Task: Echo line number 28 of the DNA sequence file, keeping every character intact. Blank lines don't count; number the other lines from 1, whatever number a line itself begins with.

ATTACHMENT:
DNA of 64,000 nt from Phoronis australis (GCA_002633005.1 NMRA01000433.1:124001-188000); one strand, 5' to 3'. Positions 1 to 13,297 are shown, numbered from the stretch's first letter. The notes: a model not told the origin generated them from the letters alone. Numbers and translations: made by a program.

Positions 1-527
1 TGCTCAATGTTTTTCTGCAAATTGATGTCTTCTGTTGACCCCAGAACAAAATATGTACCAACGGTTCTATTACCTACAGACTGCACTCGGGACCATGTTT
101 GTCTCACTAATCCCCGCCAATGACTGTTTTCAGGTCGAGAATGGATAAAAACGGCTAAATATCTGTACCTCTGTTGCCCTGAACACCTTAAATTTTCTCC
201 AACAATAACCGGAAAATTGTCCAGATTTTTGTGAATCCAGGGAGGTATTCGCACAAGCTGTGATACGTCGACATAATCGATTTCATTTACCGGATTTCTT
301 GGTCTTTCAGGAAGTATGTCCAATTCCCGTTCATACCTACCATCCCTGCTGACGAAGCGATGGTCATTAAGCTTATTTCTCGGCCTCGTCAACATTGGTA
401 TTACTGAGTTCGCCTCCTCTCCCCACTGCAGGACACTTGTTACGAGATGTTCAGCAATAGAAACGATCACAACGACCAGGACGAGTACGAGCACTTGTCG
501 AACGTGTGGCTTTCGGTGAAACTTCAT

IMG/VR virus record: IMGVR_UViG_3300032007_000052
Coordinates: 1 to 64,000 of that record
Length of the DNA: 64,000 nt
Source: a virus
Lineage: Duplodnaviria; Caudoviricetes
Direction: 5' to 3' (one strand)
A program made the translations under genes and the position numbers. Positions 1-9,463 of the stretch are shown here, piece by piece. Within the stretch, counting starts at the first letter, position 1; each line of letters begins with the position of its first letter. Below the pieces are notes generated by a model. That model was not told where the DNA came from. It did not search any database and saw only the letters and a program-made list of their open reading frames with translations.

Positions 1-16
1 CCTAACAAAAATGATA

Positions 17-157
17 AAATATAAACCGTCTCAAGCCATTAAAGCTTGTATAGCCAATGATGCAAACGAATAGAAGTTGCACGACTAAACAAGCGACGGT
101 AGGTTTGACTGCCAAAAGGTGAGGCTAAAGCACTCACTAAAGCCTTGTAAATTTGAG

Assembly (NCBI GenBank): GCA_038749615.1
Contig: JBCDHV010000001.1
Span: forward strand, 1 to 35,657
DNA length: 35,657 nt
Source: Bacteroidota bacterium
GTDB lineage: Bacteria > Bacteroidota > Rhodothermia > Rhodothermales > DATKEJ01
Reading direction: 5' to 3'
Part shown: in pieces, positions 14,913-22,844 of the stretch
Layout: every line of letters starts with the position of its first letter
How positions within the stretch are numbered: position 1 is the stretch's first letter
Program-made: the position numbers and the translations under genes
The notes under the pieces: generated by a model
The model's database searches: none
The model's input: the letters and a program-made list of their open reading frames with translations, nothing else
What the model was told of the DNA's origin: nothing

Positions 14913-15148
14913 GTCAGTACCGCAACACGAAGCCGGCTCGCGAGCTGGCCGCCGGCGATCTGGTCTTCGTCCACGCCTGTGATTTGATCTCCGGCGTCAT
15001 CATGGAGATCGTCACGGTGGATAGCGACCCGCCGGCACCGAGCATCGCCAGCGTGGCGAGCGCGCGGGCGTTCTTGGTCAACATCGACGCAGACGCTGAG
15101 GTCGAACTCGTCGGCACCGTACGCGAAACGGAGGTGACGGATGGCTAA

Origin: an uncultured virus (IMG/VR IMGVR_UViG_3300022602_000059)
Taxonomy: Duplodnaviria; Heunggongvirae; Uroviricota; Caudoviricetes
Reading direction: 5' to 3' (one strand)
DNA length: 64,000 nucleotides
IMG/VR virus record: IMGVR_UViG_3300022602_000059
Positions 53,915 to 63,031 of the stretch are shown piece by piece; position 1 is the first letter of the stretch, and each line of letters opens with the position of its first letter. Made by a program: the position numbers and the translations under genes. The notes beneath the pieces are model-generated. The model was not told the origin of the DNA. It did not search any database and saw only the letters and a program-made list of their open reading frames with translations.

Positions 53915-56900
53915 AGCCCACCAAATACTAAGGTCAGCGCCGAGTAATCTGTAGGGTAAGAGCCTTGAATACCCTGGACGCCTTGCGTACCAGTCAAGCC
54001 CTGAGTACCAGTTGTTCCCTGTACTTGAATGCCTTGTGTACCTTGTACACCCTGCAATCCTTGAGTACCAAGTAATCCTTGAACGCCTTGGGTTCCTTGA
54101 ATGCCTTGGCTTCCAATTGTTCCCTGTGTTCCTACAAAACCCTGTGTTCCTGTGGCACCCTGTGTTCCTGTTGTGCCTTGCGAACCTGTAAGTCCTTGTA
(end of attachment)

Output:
Part shown: in pieces, positions 14,913-22,844 of the stretch